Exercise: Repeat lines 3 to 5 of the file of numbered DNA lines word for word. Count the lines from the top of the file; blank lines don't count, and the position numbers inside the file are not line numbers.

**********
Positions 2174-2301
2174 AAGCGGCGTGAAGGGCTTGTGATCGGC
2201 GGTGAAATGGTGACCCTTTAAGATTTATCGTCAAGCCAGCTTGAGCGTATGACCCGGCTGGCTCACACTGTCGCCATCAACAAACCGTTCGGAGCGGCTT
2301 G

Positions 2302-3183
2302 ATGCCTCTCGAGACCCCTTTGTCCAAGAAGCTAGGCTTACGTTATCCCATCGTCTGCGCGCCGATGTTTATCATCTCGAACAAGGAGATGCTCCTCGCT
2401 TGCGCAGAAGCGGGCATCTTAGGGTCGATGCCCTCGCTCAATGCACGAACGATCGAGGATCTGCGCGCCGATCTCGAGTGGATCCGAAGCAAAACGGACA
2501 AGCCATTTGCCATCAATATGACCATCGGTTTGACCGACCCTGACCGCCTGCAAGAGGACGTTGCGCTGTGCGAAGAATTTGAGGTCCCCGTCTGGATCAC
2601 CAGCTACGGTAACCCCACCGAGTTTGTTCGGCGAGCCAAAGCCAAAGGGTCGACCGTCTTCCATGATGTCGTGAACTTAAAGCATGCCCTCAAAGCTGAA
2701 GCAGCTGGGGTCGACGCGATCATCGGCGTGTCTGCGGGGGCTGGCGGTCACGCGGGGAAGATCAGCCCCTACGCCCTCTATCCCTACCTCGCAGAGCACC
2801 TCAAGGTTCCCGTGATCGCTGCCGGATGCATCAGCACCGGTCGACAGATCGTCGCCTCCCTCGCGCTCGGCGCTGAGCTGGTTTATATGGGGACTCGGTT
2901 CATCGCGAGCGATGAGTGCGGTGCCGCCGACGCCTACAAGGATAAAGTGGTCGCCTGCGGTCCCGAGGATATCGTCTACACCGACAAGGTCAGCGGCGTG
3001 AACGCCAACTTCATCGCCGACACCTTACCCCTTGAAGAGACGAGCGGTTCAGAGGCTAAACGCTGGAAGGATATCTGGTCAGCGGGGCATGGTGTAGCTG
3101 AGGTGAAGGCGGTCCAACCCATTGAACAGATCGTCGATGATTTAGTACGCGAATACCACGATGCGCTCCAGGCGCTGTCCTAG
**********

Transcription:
2201 GGTGAAATGGTGACCCTTTAAGATTTATCGTCAAGCCAGCTTGAGCGTATGACCCGGCTGGCTCACACTGTCGCCATCAACAAACCGTTCGGAGCGGCTT
2301 G

Positions 2302-3183